Let's go back to that rule about majorwords that we referred to earlier. Though the word major may seem a little bit vague, this essentially refers to all nouns, pronouns, verbs, adjectives, and adverbs. In addition, all major style guides indicate that the first word of the title should be capitalized regardless of the word's role as a part of speech. So, yes, even if the first word of the title is not a noun, pronoun, verb, adjective, or adverb, it must be capitalized.

As long as you know your parts of speech, you should have no problem identifying the words that require capitalization. Here are some examples:

In this example, both Grapes and Wrath are nouns, so they should be capitalized. The is capitalized because it is the first word in the title.

Here, both Man and Sea are nouns, while Old is an adjective that modifies Man. Because they are nouns and adjectives, these words should be capitalized.

2. Articles, conjunctions, and prepositions should not be capitalized.

Though it is sometimes said that small words in a title do not require capitalization, let's be a bit more specific. After all, many nouns and verbs are small (e.g., dog, go), but these words still must be capitalized. The small words we are referring to in this case essentially include articles, conjunctions, and prepositions, which should not be capitalized (again, unless they are the first word of a title). There are only three articles in the English language (a, an, and the), so pinpointing these words in a title should be a cinch. Conjunctions like and, nor, but, for, and or should also be written in lowercase.

Let's break down this example from William Faulkner. Sound and Fury are nouns and must be capitalized. Though the is used twice in this title, only the first appearance of this article needs to be capitalized, because it is at the beginning of the title. Finally, and is a conjunction and should be written in lowercase.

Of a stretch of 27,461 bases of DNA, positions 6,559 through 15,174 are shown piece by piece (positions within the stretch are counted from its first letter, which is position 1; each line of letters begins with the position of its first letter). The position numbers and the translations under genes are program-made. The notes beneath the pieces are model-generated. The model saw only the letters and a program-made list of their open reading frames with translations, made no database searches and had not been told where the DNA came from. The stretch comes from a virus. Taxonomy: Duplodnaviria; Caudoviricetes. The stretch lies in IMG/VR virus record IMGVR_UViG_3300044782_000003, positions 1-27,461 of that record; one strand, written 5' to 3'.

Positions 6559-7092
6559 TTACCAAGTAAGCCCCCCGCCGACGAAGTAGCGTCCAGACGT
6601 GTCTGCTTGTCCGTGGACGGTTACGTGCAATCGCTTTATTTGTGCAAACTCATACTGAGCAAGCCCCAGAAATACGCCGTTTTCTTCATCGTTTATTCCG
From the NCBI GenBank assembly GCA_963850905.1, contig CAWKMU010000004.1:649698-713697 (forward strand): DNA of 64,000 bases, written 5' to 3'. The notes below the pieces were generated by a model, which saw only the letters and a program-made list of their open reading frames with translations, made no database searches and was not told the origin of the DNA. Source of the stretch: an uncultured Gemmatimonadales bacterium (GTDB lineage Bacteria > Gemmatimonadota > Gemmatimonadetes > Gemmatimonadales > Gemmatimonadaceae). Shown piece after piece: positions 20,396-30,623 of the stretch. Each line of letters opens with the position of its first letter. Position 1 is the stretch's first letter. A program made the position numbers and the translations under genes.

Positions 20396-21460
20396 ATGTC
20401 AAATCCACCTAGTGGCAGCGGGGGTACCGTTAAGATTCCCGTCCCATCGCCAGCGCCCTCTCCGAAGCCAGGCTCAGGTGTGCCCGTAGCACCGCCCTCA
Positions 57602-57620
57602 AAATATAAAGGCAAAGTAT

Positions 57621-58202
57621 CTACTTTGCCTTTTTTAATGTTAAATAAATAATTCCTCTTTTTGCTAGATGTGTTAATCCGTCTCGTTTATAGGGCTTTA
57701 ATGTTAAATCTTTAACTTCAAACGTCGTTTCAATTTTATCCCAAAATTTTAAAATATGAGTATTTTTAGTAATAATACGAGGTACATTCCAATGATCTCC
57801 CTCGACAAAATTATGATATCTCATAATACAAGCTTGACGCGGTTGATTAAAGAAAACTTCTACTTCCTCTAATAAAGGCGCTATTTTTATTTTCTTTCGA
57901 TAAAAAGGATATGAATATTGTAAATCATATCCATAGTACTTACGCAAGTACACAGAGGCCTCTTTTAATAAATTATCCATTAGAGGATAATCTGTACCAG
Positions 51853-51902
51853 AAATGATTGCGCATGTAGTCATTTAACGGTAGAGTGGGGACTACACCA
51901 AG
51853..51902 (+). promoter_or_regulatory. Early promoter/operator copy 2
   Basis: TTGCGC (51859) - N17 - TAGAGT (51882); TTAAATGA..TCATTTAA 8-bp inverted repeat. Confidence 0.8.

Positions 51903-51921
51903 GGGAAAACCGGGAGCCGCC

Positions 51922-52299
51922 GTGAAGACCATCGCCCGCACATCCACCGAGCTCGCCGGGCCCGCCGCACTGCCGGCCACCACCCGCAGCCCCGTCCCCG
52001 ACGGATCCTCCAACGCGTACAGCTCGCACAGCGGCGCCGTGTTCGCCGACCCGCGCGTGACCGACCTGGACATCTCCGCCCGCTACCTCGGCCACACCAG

Prepositions are a different story, as they can be tricky to identify. Prepositions link nouns or other phrases (the objects of the preposition) to the rest of the sentence. Simple prepositions indicate temporal, spatial, or logical relationships between the object of the preposition and the rest of the sentence; these include above, below, after, around, outside, toward, through, into, etc.Participial prepositions are not linked to nouns and include terms like concerning, considering, regarding, and during. Neither simple prepositions nor participial prepositions should be capitalized in a title. Though some prepositions can be quite lengthy, they still should be written in lowercase. (There are some exceptions to this rule, but we'll get to that a bit later.)

In this example, at is a preposition that adds spatial information to the sentence and should be written in lowercase. Bury (verb), My (possessive pronoun), Heart (noun), and Wounded Knee (proper noun) are all capitalized.